When the E.O. was first announced back in April 2021, the Treasury Department applied sanctions to six Russian technology companies claiming they were supporting activities of the GRU [Russia’s military intelligence]. The SVR [Russia’s foreign intelligence service] and the FSB.

The two other Ukrainian officials sanctioned last week by the U.S., Volodymyr Oliynyk and Vladimir Sivkovich, were involved in Russia’s earlier hybrid tactics that resulted in Moscow gaining control of Crimea and areas of the Donbas region of Ukraine.

Oliynyk, a former Ukrainian official who fled Ukraine and currently lives in Russia, has “worked at the direction of the FSB to gather information about Ukrainian critical infrastructure,” according to the Treasury release. 

Russia, in previous incursions into Ukraine, “pursued broad cyber operations against critical infrastructure,” Treasury said, adding that Moscow’s operatives, “focused on disrupting one critical infrastructure sector in particular: Ukraine’s energy sector. Russia has also degraded Ukraine’s access to energy products in the middle of winter.”

Sivkovich, the former Deputy Secretary of the Ukrainian National Security and Defense Council, worked last year, “with a network of Russian intelligence actors to carry out influence operations that attempted to build support for Ukraine to officially cede Crimea to Russia in exchange for a drawdown of Russian-backed forces in the Donbas, where separatists continue to receive support from Russia,” according to the Treasury release.

Sivkovich, according to Treasury, has ties to the FSB and, “also supported an influence operation targeting the United States from 2019 to 2020.”

On January 15, Microsoft announced its investigators had discovered destructive malware on dozens of Ukraine government, non-profit and information technology organizations in that country. Oddly, the malware shows a ransom demand, but that appears to be a ruse since there was no way shown to decrypt the information if the ransom is paid.

Last Tuesday, the U.S. Cybersecurity and Infrastructure Security Agency (CISA) confirmed press reports that “public and private entities in Ukraine have suffered a series of malicious cyber incidents, including web defacement and private sector reports of potentially destructive malware on their systems.”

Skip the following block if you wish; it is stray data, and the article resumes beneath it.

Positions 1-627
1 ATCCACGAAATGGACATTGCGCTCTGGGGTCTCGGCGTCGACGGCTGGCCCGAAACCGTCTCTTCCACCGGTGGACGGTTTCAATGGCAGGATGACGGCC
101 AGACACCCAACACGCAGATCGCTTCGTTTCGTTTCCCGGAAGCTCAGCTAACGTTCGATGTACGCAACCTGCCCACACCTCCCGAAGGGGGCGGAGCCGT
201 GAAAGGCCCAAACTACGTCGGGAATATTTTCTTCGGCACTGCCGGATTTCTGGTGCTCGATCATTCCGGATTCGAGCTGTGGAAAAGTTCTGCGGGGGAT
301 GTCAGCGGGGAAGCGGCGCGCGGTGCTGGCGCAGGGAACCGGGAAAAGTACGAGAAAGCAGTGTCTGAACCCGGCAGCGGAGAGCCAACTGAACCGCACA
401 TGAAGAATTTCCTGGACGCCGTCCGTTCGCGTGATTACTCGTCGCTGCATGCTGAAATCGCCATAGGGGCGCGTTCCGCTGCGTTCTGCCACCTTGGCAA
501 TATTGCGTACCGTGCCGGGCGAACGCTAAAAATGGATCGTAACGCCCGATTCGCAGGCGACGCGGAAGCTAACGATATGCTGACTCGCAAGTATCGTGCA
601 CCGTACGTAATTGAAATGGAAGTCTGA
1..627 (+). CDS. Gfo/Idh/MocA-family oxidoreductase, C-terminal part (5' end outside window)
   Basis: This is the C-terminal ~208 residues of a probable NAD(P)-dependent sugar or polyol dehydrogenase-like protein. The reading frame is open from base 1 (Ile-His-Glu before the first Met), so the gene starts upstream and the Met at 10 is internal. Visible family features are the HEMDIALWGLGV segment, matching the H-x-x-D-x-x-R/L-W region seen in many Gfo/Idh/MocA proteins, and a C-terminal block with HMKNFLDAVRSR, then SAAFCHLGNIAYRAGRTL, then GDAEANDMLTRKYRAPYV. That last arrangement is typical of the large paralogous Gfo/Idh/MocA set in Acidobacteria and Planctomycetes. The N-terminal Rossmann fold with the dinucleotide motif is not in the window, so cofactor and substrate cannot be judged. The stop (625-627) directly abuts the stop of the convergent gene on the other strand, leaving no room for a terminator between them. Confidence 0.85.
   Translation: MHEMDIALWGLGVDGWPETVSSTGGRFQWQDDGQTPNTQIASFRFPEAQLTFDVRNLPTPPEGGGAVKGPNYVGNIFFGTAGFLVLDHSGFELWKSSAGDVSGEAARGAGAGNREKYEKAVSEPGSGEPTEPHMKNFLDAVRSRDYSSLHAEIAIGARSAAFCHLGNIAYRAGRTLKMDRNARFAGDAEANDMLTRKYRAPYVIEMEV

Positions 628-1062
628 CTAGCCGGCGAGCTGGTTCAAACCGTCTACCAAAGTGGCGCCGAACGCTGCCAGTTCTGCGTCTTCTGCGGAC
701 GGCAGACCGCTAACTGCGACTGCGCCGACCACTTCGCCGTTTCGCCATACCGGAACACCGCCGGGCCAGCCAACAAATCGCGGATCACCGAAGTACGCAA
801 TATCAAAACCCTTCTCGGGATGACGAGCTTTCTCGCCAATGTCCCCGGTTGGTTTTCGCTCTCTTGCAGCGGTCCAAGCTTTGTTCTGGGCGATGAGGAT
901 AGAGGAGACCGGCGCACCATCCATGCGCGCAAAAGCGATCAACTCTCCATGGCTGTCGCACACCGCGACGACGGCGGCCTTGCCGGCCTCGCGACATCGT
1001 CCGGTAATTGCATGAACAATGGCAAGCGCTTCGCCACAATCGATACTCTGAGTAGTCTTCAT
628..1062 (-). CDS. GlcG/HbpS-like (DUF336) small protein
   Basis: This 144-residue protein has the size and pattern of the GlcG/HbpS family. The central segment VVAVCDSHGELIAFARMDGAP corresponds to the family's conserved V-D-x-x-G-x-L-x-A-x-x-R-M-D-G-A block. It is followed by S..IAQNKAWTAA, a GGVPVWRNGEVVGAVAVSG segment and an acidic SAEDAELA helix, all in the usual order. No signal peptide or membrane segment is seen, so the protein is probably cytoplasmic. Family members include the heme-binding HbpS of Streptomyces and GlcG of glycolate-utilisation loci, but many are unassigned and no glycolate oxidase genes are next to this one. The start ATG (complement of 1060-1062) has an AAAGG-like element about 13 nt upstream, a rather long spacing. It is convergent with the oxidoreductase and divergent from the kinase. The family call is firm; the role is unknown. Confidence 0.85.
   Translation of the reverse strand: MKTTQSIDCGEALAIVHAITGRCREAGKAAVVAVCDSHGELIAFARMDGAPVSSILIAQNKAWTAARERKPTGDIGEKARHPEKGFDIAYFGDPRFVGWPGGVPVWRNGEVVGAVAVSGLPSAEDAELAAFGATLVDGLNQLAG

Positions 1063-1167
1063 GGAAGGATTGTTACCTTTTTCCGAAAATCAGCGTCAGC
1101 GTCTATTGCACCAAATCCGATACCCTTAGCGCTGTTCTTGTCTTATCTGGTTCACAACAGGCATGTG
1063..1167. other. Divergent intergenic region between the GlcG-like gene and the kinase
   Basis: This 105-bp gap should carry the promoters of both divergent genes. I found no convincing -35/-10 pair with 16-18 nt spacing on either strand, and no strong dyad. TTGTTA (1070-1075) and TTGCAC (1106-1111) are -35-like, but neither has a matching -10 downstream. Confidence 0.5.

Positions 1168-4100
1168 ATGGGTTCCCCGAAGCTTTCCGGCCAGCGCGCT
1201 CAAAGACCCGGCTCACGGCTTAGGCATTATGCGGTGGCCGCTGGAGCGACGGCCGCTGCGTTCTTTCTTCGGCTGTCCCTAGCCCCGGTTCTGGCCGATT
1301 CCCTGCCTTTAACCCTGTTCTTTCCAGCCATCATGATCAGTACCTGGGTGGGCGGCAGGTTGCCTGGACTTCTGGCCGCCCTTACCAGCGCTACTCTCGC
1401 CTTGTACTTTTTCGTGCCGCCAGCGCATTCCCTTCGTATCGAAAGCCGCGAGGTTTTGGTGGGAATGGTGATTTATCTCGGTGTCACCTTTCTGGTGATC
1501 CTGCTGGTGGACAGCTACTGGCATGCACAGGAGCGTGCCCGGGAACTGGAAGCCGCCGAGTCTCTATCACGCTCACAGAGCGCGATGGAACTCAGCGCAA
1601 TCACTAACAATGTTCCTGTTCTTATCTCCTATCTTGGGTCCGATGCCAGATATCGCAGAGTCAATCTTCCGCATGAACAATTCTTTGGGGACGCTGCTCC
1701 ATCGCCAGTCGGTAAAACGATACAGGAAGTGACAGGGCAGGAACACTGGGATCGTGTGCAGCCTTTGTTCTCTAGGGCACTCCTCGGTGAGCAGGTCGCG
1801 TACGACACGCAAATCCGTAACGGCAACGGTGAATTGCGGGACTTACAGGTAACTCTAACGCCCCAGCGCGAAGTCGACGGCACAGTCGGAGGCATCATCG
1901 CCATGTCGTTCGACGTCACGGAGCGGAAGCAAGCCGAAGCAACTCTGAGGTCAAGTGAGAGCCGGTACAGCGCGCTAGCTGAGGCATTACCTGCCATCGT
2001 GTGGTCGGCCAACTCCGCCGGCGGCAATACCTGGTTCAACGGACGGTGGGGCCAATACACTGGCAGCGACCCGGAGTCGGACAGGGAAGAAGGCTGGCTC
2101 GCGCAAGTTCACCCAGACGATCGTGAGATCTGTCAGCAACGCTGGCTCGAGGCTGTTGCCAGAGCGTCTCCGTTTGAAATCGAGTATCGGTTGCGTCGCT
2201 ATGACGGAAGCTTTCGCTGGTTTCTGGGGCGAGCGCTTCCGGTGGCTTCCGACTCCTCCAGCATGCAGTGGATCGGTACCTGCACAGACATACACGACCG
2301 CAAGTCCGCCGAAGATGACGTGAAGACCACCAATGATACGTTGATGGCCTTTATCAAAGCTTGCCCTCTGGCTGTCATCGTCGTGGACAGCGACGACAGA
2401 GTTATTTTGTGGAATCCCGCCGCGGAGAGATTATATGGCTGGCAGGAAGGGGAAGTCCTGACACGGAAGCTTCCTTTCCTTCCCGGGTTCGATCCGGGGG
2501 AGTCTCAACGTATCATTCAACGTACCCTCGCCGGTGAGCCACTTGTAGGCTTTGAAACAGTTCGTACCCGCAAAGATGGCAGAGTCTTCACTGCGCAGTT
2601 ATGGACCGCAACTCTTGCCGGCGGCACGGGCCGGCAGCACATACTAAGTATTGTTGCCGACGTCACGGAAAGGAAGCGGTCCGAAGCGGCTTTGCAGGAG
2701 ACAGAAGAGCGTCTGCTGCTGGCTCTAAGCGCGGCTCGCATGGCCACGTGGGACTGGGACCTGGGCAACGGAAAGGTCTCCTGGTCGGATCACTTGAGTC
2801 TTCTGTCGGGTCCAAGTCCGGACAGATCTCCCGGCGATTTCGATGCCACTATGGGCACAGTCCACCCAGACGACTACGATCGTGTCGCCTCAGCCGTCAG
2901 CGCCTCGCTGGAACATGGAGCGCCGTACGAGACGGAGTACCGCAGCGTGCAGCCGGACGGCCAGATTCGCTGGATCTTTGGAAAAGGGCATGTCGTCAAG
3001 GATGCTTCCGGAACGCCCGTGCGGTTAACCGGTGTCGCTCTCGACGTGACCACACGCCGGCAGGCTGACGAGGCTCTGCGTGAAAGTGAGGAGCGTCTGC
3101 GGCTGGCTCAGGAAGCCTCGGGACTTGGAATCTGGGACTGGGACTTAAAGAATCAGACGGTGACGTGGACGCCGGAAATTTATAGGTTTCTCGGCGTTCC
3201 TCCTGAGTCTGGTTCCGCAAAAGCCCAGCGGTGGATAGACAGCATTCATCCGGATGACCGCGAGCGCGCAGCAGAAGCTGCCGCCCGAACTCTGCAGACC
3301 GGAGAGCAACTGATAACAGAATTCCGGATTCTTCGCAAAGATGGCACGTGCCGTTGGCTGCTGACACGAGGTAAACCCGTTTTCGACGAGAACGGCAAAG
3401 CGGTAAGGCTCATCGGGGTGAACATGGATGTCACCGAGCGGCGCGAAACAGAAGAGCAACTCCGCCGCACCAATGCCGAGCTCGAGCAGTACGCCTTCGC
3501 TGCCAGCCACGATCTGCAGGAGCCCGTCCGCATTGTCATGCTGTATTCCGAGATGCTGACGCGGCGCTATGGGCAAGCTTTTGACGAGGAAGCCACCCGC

Apparently referring to the Microsoft disclosure, CISA said one malware system was similar to NotPetya. CISA described that finding as “particularly alarming” because NotPetya was found by CIA to be a Russian GRU creation after it was used in 2017 against Ukraine where it caused widespread damage to critical infrastructure. It, too, behaved more like destructive malware rather than ransomware.

President Biden, in his two-hour press conference last Wednesday, specifically mentioned Russia’s cyber activity in Ukraine saying, “They have FSB people in Ukraine now trying to undermine the solidarity within Ukraine about Russia and to try to promote Russian interests.”

“If they continue to use cyber efforts,” Biden said, “well, we can respond the same way, with cyber.” 

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Fine Print

Pulitzer Prize Winning Journalist Walter Pincus is a contributing senior national security columnist for The Cipher Brief. He spent forty years at The Washington Post, writing on topics that ranged from nuclear weapons to politics.  He is the author of Blown to Hell: America's Deadly Betrayal of the Marshall Islanders.  Pincus won an Emmy in 1981 and was the recipient of the Arthur Ross Award from the American Academy for Diplomacy in 2010.

View all articles by Walter Pincus